Architects with 3-9 years’ experience most in demand
Almost half of junior architects and those with more than 10 years’ experience didn’t get a pay rise last year according to a new survey published today.
The survey also revealed architects’ average base pay didn’t increase above inflation in 2017, and wasn’t expected to increase in the year ahead.
A junior architect working outside London received an average of £28,555 last year with a London-based architect with more than 10 years’ experience receiving £50,160.
Architects with 6-9 years’ experience were the most sought-after by firms, with three quarters receiving a pay rise followed by 63% of employees with 3-5 years’ experience.
The number of staff receiving bonuses increased last year with 42% of staff receiving one compared to 35% the year before.
Staff with 6-9 years’ experience were the most likely to receive a bonus with 58% benefiting from one. “Losing someone with 6-9 years’ experience is tough for a business to cope with and replacing them with someone else is typically very difficult to do, especially quickly. Companies are reacting to this fact by paying them more,” said Ben Darnton, the managing director of recruitment consultant Frame which carried out the survey of 13,500 architects (see pdf, below).
The survey also revealed that staff were marginally less likely to leave their current employer than last year with 42% of architects saying they planned to leave their current job in the next 12 months.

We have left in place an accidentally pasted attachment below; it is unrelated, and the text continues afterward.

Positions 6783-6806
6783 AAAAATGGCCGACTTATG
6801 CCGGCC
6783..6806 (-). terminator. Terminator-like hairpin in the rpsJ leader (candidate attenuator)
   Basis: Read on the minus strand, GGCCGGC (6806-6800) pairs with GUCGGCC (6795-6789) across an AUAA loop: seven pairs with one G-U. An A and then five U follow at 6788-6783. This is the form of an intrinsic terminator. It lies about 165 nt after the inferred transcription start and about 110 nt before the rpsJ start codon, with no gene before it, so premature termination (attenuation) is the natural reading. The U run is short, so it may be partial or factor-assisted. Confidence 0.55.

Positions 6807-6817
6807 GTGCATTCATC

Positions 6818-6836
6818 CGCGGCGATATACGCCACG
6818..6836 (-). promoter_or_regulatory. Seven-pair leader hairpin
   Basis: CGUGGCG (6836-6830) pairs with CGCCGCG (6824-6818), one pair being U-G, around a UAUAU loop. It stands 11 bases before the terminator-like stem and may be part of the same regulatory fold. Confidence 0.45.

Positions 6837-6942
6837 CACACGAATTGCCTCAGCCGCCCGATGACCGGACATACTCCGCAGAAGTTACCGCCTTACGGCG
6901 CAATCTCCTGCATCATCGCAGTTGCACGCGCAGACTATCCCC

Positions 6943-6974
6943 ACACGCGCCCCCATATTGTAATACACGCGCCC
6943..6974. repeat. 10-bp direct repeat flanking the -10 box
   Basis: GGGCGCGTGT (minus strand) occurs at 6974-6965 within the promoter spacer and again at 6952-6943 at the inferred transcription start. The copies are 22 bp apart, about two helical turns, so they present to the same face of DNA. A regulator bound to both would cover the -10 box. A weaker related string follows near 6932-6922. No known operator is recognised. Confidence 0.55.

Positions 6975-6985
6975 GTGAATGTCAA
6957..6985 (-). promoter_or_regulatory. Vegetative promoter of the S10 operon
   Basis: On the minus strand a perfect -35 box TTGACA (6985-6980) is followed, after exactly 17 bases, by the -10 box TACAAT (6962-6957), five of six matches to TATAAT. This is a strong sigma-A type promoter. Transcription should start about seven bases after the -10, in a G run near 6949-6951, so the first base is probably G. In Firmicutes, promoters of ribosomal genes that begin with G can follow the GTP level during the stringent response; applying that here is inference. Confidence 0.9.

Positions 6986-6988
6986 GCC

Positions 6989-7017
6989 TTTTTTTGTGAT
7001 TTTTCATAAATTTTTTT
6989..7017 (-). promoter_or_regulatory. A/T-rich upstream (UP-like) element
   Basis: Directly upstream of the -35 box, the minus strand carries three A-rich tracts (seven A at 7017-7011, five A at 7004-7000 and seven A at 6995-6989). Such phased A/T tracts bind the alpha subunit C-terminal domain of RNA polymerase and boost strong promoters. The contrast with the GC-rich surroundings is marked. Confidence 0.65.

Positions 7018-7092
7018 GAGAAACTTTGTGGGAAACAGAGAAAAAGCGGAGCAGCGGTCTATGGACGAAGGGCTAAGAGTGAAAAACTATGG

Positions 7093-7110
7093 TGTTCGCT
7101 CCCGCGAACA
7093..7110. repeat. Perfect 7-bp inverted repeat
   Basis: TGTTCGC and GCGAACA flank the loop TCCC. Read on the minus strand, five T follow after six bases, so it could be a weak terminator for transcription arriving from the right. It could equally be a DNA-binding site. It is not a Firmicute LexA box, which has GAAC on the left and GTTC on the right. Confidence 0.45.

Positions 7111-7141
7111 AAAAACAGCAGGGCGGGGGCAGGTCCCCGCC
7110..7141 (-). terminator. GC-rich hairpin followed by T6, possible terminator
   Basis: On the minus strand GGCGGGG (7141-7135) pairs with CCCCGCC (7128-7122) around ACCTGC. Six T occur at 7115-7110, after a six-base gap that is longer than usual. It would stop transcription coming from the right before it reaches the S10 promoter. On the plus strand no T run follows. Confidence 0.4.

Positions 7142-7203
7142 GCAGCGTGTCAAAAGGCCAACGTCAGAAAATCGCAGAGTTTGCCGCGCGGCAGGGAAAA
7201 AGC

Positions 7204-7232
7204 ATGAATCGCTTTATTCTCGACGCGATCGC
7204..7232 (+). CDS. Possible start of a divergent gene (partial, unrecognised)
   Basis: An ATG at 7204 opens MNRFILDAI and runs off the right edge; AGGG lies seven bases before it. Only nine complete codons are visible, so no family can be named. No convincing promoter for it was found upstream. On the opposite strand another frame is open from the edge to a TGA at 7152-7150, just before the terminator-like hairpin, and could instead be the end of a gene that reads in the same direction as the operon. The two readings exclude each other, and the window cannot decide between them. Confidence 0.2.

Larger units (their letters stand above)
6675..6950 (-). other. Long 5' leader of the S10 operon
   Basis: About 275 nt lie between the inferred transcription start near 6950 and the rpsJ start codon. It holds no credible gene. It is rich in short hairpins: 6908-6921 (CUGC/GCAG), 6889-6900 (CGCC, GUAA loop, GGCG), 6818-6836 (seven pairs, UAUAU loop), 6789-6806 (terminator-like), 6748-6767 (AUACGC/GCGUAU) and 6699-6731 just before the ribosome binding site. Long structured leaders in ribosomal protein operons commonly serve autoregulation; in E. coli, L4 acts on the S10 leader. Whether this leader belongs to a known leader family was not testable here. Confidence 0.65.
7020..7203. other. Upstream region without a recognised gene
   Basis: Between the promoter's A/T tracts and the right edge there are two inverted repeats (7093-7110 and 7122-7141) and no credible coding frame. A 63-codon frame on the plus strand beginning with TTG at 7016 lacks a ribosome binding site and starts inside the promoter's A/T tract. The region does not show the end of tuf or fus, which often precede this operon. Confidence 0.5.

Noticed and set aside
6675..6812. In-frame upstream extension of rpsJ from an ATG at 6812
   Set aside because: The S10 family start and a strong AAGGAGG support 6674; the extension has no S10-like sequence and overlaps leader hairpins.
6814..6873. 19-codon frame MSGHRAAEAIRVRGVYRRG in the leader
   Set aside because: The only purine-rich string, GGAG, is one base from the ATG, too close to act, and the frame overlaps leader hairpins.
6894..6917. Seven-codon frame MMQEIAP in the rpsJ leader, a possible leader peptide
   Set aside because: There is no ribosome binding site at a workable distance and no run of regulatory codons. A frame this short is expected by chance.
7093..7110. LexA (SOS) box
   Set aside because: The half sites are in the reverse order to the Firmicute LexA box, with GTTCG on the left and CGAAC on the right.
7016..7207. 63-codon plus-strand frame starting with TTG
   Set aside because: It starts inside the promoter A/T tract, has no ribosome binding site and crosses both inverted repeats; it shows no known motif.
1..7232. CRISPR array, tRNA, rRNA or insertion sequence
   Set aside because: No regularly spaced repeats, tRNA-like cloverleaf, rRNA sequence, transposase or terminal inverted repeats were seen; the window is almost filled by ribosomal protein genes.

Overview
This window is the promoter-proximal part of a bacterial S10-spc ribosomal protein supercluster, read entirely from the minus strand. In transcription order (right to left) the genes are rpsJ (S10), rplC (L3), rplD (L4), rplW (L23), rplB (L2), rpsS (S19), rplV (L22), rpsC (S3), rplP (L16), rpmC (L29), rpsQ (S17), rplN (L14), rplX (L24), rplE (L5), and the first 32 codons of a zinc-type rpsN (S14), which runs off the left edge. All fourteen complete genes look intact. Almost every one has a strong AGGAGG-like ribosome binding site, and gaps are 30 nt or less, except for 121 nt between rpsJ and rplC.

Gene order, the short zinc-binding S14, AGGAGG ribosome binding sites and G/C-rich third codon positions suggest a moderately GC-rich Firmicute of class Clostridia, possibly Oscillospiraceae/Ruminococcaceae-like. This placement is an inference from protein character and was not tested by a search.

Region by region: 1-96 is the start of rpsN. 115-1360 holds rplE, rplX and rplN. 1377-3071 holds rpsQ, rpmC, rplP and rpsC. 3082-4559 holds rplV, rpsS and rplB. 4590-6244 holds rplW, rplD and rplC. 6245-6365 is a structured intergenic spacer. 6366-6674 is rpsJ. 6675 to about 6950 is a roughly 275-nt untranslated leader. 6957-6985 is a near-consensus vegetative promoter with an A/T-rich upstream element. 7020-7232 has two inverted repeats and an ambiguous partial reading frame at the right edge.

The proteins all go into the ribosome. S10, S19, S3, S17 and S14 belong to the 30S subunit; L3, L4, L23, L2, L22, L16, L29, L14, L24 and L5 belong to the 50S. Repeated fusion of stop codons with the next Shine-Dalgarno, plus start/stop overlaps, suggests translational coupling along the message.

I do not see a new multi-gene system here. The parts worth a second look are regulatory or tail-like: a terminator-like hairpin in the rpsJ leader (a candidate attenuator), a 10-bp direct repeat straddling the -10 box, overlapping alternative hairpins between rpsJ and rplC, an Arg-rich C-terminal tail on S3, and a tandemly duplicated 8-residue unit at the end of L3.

Darnton described the employment market as “volatile and frantic” and said firms were only hiring staff only to plug gaps where an employee has left or as a “distressed purchase” after a project win. “When we ask a client how quickly they need to get a new employee in place, the most common answer is “we need them now”. Hiring is reactive, more often than not it’s a distressed purchase,” he said.
Darnton added that 55% of hiring managers and directors had reported that skills shortages had restricted their ability to deliver on their business objectives last year.
Frame also surveyed London practices to reveal small practices were the worst at providing staff benefits including enhanced holiday provision, private healthcare insurance and formal time off in lieu policies.
Small practices provided very few enhancements to statutory provision. Medium-sized firms with an employee centric approach to running a business and large practices provided the most enhanced benefits.
Most firms only provided statutory maternity pay with just 29% of practices offered an enhanced maternity pay scheme which varied widely in its generosity.
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